My point is, scientists are competitive. They care about truth and knowledge and expanding human horizons... but they also care that they're the one to do it. It's almost tautological, because while I'm sure there are many excellent scientists who don't care that much, they tend to get scooped. What's worse, there tends to be a particular moment for a particular discovery, and while 99.99999% of human beings are still incapable of finding it, there are still three or four other people with the knowledge, inclination, and equipment, and if any one of them beats you, you might as well be one of the 99.99999%. That was some of the lesson of Quicksilver*: you have all these brilliant minds coming at once and then they waste their time competing with each other and hiding results so the others can't steal them.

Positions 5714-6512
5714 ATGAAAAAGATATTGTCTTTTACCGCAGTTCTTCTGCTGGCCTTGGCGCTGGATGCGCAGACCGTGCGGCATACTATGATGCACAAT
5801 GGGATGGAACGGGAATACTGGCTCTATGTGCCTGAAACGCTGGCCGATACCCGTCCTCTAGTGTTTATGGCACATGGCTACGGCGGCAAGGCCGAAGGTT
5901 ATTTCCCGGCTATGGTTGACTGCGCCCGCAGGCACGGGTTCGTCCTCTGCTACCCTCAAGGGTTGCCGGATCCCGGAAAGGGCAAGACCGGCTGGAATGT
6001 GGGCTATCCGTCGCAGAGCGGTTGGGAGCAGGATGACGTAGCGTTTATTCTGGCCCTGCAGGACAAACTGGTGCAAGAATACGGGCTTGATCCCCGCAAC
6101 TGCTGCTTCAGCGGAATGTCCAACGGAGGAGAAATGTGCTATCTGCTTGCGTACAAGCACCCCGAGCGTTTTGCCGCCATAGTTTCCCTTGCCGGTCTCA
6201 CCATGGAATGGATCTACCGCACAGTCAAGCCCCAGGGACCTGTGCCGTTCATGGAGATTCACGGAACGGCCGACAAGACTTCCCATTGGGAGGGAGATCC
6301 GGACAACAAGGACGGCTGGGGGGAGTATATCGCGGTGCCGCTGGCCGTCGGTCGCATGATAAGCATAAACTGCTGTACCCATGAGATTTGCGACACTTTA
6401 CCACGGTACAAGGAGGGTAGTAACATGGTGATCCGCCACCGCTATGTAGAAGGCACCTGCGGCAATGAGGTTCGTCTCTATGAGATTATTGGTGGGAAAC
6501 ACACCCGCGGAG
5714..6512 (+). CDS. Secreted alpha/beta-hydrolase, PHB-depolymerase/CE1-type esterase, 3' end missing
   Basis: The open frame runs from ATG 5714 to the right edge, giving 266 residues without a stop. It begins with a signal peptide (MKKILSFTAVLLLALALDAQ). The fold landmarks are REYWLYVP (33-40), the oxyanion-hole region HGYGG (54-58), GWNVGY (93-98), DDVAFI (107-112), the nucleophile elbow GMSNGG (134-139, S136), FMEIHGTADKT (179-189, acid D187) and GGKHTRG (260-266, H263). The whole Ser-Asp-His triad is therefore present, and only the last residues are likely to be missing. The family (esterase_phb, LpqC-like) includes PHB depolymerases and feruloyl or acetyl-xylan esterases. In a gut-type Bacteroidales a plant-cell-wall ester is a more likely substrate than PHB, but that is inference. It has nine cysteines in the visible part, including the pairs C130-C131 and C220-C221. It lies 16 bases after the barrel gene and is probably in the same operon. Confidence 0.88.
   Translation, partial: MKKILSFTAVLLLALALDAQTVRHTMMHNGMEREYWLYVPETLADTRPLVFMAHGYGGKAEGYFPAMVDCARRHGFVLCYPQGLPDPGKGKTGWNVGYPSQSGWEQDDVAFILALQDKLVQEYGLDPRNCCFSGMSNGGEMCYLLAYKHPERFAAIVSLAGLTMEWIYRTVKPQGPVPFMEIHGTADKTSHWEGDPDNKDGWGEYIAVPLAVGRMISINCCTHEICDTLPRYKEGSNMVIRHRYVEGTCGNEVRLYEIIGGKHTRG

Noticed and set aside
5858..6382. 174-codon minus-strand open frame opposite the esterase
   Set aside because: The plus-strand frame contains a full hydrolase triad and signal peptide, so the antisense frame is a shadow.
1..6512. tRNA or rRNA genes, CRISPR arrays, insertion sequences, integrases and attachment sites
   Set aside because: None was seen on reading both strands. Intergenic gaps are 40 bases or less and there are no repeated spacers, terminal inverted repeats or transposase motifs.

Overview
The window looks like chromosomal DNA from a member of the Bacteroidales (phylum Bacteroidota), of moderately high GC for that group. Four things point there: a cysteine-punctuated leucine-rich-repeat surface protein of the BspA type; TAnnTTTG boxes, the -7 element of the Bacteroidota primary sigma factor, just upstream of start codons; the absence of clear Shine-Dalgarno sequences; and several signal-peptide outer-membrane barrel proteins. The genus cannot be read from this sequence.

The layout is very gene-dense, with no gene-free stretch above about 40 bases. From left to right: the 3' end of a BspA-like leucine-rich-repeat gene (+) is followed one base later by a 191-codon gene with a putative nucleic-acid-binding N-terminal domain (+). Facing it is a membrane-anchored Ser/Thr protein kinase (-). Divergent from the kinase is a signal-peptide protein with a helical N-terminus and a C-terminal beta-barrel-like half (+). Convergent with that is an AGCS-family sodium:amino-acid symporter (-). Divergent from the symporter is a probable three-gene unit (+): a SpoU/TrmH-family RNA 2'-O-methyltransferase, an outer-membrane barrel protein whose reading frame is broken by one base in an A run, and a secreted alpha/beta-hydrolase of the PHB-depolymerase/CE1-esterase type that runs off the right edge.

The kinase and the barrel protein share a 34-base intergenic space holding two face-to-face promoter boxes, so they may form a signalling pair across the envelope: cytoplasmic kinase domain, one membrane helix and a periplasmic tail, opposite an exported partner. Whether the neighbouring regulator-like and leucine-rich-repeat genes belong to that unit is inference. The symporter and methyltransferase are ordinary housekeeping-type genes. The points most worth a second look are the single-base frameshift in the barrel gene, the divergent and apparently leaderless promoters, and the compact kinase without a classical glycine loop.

This feels like a pretty lonely limb, but I think that's why scientists are so quick to beat down Henrietta Lacks (the woman whose cancer cells went on to be the first and most productive line of cultured human cells). These men* gave their entire lives to something that has minimal financial reward (relative to what else someone with that level of intelligence could do) and is really only prestigious within a small subculture. They did it because they wanted to discover things, wanted to contribute, and wanted the respect of that subculture. They did at the expense of years and years of their lives. Then this woman comes along and contributes about as much to medical science as a nobel prize winner, and she didn't have to sacrifice a damn thing.***